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Flurry of Houthi missiles, drones fired toward Red Sea shipping vessels, Pentagon says

Breaking down the Houthi attacks over Red Sea
Breaking down the Houthi drone attacks over the Red Sea 06:50

Multiple missiles and drones fired in the direction of commercial vessels in the Red Sea were launched from Houthi-controlled areas of Yemen Tuesday night, the Pentagon said, the latest in a series of such attacks that have been ongoing for months. There were no reports of damage or injury.

Eighteen drones, two-antiship cruise missiles and one anti-ship ballistic missile that were fired at about 9:15 p.m. local time by Iranian-backed Houthi rebels were successfully shot down, U.S. Central Command reported.

The drones and missiles were shot down by a "combined effort" of fighter jets from the aircraft carrier USS Dwight Eisenhower and the missile destroyers USS Gravely, USS Laboon and USS Mason, along with the United Kingdom's Royal Navy destroyer, the HMS Diamond.

A U.S. official told CBS News it was unclear what the drones and missiles were targeting, but there were several commercial ships in the area. 

Yahya Saree, a military spokesman for the Houthis, said Wednesday that the group had fired a "large number" of missiles and drones at a U.S. ship "providing support" to Israel amid its war against Hamas in Gaza.

The Houthi militant group — which controls large portions of Yemen — has been attacking commercial vessels in the Red Sea since the Palestinian militant group Hamas launched its Oct. 7 terror attack on Israel, killing at least 1,200 people, according to Israeli officials, and sparking the ongoing Israel-Hamas war. In response, the U.S. military has been pushing for an international task force to protect commercial vessels traversing the Red Sea.  

Tuesday's strikes marked the 26th such Houthi attack on Red Sea shipping lanes since Nov. 19, CENTCOM said.

Gulf of Aden area, connecting Red Sea and Arabian Sea, political map
Gulf of Aden area, political map. Deepwater gulf between Yemen, Djibouti, the Guardafui Channel, Socotra and Somalia, connecting the Arabian Sea through the Bab-el-Mandeb strait with the Red Sea. Getty/iStockphoto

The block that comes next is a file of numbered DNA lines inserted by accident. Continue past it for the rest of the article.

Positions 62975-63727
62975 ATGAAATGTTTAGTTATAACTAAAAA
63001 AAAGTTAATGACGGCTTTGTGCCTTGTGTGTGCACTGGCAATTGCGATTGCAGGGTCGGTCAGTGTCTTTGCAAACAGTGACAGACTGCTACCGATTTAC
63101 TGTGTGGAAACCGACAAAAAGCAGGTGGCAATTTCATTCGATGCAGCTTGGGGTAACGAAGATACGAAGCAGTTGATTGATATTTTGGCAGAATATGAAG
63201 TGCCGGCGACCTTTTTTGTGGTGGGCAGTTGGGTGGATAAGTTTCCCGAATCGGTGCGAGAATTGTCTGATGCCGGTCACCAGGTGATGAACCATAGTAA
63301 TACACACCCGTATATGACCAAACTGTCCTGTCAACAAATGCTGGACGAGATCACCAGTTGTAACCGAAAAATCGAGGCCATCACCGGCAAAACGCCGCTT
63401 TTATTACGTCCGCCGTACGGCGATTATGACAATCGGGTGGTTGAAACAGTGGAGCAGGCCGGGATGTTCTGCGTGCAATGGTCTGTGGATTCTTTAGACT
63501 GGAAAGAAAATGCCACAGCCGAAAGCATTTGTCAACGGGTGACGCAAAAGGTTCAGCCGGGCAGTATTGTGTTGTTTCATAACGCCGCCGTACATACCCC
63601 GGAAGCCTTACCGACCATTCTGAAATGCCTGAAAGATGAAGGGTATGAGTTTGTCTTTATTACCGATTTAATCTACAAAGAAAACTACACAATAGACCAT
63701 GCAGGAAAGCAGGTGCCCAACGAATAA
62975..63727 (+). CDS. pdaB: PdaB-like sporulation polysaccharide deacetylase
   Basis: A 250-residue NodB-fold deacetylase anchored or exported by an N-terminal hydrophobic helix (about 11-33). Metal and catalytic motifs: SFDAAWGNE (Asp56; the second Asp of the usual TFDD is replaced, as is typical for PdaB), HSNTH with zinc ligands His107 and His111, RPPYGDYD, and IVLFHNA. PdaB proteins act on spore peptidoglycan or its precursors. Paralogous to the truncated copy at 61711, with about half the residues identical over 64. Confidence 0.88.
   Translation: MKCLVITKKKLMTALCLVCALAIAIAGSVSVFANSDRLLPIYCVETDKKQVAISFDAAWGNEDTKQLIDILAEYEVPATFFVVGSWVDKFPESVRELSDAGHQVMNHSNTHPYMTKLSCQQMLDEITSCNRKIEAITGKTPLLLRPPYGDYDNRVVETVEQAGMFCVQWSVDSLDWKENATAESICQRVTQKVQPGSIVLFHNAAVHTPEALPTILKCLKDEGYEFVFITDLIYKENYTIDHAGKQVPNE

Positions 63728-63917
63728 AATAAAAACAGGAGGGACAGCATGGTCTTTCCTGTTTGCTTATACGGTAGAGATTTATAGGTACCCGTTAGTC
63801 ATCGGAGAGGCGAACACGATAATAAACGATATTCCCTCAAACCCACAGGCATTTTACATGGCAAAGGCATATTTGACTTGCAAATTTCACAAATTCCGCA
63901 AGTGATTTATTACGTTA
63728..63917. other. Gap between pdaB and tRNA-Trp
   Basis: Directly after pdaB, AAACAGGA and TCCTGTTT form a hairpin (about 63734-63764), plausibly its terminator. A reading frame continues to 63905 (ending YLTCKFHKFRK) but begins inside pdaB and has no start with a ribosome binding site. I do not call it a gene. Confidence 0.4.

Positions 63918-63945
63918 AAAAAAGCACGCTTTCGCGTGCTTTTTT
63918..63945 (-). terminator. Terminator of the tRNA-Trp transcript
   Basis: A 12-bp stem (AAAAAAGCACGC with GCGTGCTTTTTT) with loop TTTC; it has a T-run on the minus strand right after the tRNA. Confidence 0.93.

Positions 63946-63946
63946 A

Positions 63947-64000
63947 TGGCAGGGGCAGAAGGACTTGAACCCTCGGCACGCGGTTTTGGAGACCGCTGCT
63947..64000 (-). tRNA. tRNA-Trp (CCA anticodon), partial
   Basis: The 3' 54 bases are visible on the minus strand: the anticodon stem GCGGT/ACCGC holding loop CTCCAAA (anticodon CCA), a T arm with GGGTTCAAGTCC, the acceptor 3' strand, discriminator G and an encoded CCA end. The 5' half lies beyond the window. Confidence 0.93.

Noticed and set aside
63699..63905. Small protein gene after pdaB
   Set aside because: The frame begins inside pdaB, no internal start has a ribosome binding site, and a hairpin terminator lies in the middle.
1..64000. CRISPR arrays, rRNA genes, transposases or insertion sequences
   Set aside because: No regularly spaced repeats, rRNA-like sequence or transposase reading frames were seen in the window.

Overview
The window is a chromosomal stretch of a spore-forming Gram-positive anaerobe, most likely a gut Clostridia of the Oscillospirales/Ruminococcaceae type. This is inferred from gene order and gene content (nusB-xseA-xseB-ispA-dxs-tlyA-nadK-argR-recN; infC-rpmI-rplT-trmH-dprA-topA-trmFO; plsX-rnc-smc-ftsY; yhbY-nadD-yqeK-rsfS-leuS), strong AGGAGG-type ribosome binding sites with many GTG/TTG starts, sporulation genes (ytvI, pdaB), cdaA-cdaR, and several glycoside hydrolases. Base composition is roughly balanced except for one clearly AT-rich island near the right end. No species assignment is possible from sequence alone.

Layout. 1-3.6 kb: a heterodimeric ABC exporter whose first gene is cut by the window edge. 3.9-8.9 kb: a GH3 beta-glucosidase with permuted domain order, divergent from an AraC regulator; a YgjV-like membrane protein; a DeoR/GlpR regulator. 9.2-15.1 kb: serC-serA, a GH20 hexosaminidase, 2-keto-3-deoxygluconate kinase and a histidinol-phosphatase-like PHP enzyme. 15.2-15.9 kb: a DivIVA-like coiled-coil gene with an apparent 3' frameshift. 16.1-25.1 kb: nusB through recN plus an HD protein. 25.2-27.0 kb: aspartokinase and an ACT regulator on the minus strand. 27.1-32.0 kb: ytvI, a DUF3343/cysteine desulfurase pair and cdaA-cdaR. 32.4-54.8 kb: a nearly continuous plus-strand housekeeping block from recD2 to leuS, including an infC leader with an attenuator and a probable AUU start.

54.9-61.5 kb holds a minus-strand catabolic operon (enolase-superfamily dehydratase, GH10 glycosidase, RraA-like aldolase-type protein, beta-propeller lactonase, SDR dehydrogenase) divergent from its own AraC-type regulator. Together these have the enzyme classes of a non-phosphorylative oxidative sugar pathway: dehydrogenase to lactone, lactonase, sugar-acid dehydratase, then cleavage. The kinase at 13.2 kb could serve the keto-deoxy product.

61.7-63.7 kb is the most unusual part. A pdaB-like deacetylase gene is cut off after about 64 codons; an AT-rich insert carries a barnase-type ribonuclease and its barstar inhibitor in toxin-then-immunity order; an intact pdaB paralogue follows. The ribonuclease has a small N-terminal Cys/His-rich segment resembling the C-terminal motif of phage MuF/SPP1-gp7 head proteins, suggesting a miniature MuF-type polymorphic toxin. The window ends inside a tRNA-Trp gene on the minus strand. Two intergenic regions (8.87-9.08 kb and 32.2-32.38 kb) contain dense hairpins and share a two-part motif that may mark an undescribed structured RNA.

On Dec. 30, CENTCOM said the USS Gravely shot down two ballistic missiles fired by the Houthis while it was responding to assist a container ship, the Maersk Hangzhou, which had been struck by a Houthi missile.

No one was injured in that missile strike. However, several hours later, early on Dec. 31, four Houthi boats attacked the Hangzhou — which is Danish-owned but sails under a Singaporean flag — in an attempt to board it.

Responding U.S. forces opened fire, sinking three of the four Houthi boats and killing their crews, CENTCOM said.

The White House last month accused Tehran of being "deeply involved" in the Houthi's Red Sea attacks, an allegation Iran's deputy foreign minister denied.  

In a Nov. 15 interview with CBS News, Iranian Foreign Minister Hossein Amir-Abdollahian also denied that Iran was responsible for a drone fired from Yemen that was shot down by the guided-missile destroyer USS Thomas Hudner. The drone appeared to be targeting the Hudner, U.S. officials said at the time.

"We really didn't want this crisis to expand," Amir-Abdollahian told CBS News, referencing the Israel-Hamas war. "But the U.S. has been intensifying the war in Gaza by throwing its support behind Israel. Yemen makes its own decisions and acts independently." 

In response to the attacks, energy giant BP said last month it was temporarily suspending all gas and oil shipments in the Red Sea. And home furnishing giant Ikea also said that it could soon face shortages because major shippers were being forced to bypass the Red Sea — a vital link between the Mediterranean and the Indian Ocean that is the shortest trade route between Europe and Asia — according to the Freights Baltic Index. 

— Eleanor Watson and Elizabeth Napolitano contributed to this report. 

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